- Take nails with a diameter matched to the holes in the punching mask (slightly smaller by 0.02-0.03 mm) and flatten them with abrasive paper. For smaller holes (< 1mm) I use flattened needle-tip treated in the same way as the nails.

- Take one of the plates of the punching mask and lay down the silicone membrane. Insert "alignment nails" into the outer alignment holes of the punching mask. Stack the second plate of the punching mask onto the silicone membrane using the alignment nails and alignment holes of the second plate.

- use the punching nails/needles to punch holes manually into the silicone membrane using the holes in the punch-mask.

3) casting and punching the thick silicone slab (layer3):

- casting is done in the same way as for the thin silicone membrane, just use more silicone to make a 2-3 mm slab.

- punching can be done using milled layers 1 and 5 as a punching mask together with a flattened nail as punching tool as described above.

Step 5: Assembling the Micro-pump

Assembling:

The assembling of the device stack requires some skill and attention

1) clean the plexiglass plate layer 1 from dust.

2) clean the punched silicone membrane from dust using scotch tape, tapping repeatedly with the sticky side of the tape on the membrane. Just be careful not to tear the membrane. I find it useful to lay down the membrane on a bigger silicone slab that I have previously prepared and cleaned from dust in the same way with scotch tape. Once you are satisfied with the cleanliness of the membrane place the top layer (layer 1) onto the silicone membrane. Try to align by eye the holes in the membrane with the corresponding features in layer 1 (see CAD files). It helps if this is done using black paper as a background so that you can better see where the holes and features are. Probably you will need to adjust the position of the membrane after it has been laid down on the plexiglass plate. If the membrane gets dirty during this process use the scotch-tape technique to clean the membrane once-again while the membrane rests on the plexiglass plate, eventually lifting up some of its edges and repositioning the membrane until you are satisfied with the alignment and cleanliness.

3) clean the PVC rubber layer 3 from dust (don't use the scotch tape in this case ! Scotch tape will strongly stick to PVC and leave residues). Place the PVC layer onto the previously assembled layers, aligning once again the mating features. I have not included any alignment marks in the design. Such marks could eventually simplify the alignment task.

4) clean the fourth layer - silicone rubber slab - and place it on top of the previous three (simple).

5) clean the fifth layer (plexiglass back-plate) and place it on top of the previous four (simple).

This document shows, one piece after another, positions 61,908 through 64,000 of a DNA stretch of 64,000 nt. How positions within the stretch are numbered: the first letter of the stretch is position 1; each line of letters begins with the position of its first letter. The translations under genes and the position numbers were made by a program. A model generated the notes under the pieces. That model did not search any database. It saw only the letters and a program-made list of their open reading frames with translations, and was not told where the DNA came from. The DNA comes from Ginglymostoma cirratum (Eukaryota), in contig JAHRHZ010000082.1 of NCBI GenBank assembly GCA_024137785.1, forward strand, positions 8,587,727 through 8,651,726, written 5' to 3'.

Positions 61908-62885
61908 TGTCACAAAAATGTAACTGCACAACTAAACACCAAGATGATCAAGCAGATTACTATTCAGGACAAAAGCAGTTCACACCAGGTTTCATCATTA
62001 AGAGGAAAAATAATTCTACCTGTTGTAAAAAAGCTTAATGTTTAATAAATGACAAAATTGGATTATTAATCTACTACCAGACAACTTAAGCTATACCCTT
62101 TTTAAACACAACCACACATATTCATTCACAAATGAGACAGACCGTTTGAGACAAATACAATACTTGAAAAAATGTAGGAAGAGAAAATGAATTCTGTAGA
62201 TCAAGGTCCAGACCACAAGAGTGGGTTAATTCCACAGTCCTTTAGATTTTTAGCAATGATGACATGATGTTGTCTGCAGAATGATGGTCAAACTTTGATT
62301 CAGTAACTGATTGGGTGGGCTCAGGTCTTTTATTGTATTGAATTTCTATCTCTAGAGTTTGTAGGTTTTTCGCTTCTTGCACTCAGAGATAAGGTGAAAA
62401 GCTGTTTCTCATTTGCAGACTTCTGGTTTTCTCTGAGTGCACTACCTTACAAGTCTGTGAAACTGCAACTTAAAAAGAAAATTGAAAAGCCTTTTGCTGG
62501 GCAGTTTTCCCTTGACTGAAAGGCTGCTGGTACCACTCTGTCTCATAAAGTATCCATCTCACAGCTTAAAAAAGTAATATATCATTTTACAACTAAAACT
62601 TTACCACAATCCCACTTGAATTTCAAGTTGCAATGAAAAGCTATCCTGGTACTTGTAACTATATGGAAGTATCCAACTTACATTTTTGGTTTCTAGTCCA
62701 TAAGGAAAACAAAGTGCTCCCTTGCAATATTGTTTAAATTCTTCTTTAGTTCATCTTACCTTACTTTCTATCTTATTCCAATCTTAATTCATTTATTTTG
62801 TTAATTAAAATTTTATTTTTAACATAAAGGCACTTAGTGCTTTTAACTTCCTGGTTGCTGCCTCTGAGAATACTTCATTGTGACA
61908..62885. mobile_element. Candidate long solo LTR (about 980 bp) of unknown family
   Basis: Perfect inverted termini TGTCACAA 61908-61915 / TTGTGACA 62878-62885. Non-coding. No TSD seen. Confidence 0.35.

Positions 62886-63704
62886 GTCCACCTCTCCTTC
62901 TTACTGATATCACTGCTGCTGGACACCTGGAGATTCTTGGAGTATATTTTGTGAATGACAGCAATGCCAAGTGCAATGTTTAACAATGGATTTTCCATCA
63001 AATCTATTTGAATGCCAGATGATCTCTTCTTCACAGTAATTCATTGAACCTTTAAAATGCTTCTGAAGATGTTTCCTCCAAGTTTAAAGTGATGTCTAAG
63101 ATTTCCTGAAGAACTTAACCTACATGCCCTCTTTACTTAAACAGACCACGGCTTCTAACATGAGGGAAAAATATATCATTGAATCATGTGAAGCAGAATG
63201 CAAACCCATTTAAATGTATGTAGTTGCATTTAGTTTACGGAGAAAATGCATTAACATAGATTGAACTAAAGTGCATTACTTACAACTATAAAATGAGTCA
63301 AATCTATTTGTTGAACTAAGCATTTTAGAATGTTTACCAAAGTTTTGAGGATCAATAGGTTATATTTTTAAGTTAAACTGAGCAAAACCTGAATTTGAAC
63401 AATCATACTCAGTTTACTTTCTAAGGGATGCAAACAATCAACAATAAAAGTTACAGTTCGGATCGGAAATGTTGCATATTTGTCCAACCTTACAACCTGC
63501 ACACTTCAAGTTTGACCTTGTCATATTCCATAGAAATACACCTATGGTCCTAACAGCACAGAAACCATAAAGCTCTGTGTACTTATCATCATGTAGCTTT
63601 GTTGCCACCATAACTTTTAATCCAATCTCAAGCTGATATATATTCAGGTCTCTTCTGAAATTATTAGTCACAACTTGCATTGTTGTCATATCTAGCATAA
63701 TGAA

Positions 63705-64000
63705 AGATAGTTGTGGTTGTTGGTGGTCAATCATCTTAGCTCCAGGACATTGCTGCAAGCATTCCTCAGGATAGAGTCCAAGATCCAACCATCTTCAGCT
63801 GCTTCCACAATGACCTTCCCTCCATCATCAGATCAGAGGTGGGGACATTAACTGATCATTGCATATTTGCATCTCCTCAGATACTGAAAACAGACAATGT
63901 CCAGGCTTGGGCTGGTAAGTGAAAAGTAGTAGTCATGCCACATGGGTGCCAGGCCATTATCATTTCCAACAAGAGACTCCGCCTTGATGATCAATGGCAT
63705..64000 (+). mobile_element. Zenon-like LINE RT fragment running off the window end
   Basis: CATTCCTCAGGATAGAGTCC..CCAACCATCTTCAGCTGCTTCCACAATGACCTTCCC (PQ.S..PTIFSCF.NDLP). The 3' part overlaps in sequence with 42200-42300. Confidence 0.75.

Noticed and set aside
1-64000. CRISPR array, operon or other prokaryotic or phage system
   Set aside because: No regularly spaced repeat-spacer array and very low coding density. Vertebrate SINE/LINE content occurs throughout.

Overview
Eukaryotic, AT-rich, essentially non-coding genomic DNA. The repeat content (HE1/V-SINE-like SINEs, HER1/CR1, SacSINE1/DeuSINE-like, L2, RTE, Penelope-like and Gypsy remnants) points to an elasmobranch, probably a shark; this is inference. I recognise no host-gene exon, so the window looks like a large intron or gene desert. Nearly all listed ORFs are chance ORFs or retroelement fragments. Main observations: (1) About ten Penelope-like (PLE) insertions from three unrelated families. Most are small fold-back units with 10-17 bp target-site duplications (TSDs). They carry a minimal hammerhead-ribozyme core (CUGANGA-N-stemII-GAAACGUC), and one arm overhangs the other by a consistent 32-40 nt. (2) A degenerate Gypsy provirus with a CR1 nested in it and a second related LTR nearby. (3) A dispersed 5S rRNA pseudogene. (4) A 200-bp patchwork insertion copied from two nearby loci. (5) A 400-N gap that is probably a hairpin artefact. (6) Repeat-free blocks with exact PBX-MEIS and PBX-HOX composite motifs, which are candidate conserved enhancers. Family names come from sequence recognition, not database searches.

6) finally insert the four 2 mm mounting screws and tighten the nuts finger-tight.

Step 6: Connecting External Components and Testing the Pump

1) Making external connections:

Before you can test the micro-pump you need to connect three small external "air-containers" that act as pneumatic capacitors. Actually the two reservoirs milled on the plexiglass plate (layer 1) were meant to be used as two of these containers but I found they were too small. The containers used should have volumes of some ml. The simplest way is to use three 5 ml syringes. Then you have the additional advantage that you can adjust the volume. Just be sure to fix the syringe plungers in place in some way (glue them for instance).

What is the purpose of these containers you may ask ?

Their purpose is to regulate the "heart-beat" frequency of the micro-pump. Bigger reservoirs act as bigger capacitors and produce lower frequency heart-beat.

I used three 2.5 ml "Eppendorf" vials as external reservoirs as you can see in the picture above, connected to the appropriate holes on the device (see picture and video in the introduction).

With these I get a frequency of about 1-2 beats per second as you can see in the video in step 1 of this instructable. The containers are connected to the device with chunks of small diameter elastic tubing (tygon micro-bore tubing) which forms tight seals with the conical holes milled in the device.

Using smaller reservoirs - such as the two included on the layer 1 plate - will give frequencies of several hertz up to some tens of hertz with even smaller containers.

To start the pump you need to connect a vacuum power supply to the "central hole" - the one centered in the ring shaped channel (see picture and video in the introduction) or a compressed air supply to the unconnected hole in the picture above.

2) Testing:

I must say that the I designed the heart expansion chambers to operate efficiently with vacuum, not with pressure. They also work with a compressed air supply but pumping efficiency is much lower. So test the pump preferably with a vacuum source ! This also reduces risk of air/fluid leaks.